I’d learned it at the airport, at the gate for international arrivals. An officer bypassed dozens of people standing in the waiting area, and walked straight to me. There was the most brief moment—a second? less than that? —when she saw me. And I saw her see me. And I saw her recognize me as different and separate and suspicious.
I cannot make you believe or understand this. I cannot explain it to you beyond the words I’m using now, so I will just tell you what happened.
She approached me. No open accusation. A smile instead. A professional demeanor. A flurry of what seemed like casual conversation, except I make my living asking questions. And I recognize an interview when I see one. And a hostile one at that.
And when she was finished, she was still pleasant.
If you ask me for one specific thing, one single inappropriate thing that she’d said or done—something concretely … wrong—I’d have nothing to hold up to the light of your scrutiny.
But years later, I remember no one else in that airport.
Except for her.
I see myself so clearly. Smiling. Knowing but pretending not to know. And enthusiastically trying to convince her I was just like everybody else at the gate.
I learned it again on a train platform outside a station called Government Center.
Three young black boys were standing on the platform. Teen boys. Jovial. Young.
Younger than my youngest brother.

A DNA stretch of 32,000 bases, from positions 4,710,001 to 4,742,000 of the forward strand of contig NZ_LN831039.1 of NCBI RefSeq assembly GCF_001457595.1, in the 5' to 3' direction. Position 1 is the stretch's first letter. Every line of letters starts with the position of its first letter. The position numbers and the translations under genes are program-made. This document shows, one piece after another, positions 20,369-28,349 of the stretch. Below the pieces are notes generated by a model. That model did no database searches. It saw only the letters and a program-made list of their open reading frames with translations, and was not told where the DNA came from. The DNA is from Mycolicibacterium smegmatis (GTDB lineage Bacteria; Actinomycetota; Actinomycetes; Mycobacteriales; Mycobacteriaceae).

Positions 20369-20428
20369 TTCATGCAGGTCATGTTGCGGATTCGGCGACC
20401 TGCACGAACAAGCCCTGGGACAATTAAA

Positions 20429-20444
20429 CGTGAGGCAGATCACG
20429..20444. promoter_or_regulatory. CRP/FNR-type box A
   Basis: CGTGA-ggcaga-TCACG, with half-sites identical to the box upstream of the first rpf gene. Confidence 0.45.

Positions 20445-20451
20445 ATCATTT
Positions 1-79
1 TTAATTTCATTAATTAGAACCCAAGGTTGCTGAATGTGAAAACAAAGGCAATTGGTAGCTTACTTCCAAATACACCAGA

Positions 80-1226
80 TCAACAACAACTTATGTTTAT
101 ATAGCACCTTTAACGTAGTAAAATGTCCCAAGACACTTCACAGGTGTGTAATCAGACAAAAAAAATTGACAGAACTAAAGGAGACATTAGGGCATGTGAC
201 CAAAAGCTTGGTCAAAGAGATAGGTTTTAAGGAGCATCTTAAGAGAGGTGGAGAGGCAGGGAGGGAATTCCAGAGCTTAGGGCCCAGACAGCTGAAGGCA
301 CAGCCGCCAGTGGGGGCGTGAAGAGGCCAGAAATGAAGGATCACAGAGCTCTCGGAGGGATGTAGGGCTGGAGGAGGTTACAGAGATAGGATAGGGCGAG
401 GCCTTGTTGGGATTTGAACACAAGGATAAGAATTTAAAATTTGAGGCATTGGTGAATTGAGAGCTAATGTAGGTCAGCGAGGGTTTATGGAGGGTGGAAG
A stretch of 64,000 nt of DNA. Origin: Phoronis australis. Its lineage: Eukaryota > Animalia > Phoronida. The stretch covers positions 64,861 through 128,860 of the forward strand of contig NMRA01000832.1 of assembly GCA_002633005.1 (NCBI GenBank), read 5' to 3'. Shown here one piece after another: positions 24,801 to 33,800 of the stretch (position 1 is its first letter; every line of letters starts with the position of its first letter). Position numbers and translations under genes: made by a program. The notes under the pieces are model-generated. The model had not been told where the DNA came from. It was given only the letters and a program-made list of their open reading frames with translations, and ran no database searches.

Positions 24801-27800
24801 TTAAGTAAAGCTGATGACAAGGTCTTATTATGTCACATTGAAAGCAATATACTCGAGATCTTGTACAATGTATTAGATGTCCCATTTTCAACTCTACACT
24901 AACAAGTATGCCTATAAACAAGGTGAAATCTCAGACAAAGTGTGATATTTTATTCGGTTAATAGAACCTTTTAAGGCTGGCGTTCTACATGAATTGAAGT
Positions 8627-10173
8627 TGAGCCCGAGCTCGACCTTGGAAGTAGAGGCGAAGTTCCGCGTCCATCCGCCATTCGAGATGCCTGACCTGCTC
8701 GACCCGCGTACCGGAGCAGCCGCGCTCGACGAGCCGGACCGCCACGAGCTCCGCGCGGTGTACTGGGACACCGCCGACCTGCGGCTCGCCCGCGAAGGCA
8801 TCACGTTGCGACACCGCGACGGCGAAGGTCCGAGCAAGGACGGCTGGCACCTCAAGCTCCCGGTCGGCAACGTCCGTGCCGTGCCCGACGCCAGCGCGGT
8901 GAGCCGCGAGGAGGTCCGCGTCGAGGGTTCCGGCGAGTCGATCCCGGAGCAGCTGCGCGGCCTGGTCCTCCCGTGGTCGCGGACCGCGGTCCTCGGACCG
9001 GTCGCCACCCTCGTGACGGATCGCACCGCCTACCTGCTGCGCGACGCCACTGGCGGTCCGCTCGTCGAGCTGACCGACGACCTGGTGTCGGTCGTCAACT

Maybe on their way from school.
I saw an armed policeman on the platform notice them, spot them, home in on them. He put his hand on his weapon, and walked through the crowd. He didn’t stop walking until he was near the children.
I was afraid.
I was afraid because the boys were laughing and talking. I was afraid because they hadn’t seen the danger.
When the train arrived, I stepped on. The boys stepped on. The man stepped on.
But as the doors started to close, the boys darted off the train. It was too fast for the armed police officer. The door closed, separating him from them.
They had pulled a switcheroo on him. The armed man watched them from the train, as it pulled away from the platform, where the children stood as if nothing had happened.
Turns out they had seen him all along.
I’ll never be as good as that. As subtle.
That’s why I needed that corner in the third-floor garage at work.
I went there after a laughing man in the newsroom said to another that he was “not about to go live near those Haitians” and their filth.
I’m not Haitian, but I speak like them, look like them, eat the same food, dance to the same music, come from the same region. They’re not filthy. Just poor.
I don’t know why I didn’t speak out that day in the newsroom.
Years later, when U.S. President Donald Trump called that country a shithole, I didn’t even blink. I was tougher then. Had learned about the way things are here.
But so many seemed surprised.
I wondered if they really had not known, or if we were all doing that … thing.
Now, I wonder about the security guard, the boys on the platform, and me–pretending not to know. I wonder if it’s time we stop pretending, and speak the truth.
We know what happened.
We shouldn’t have to carry it.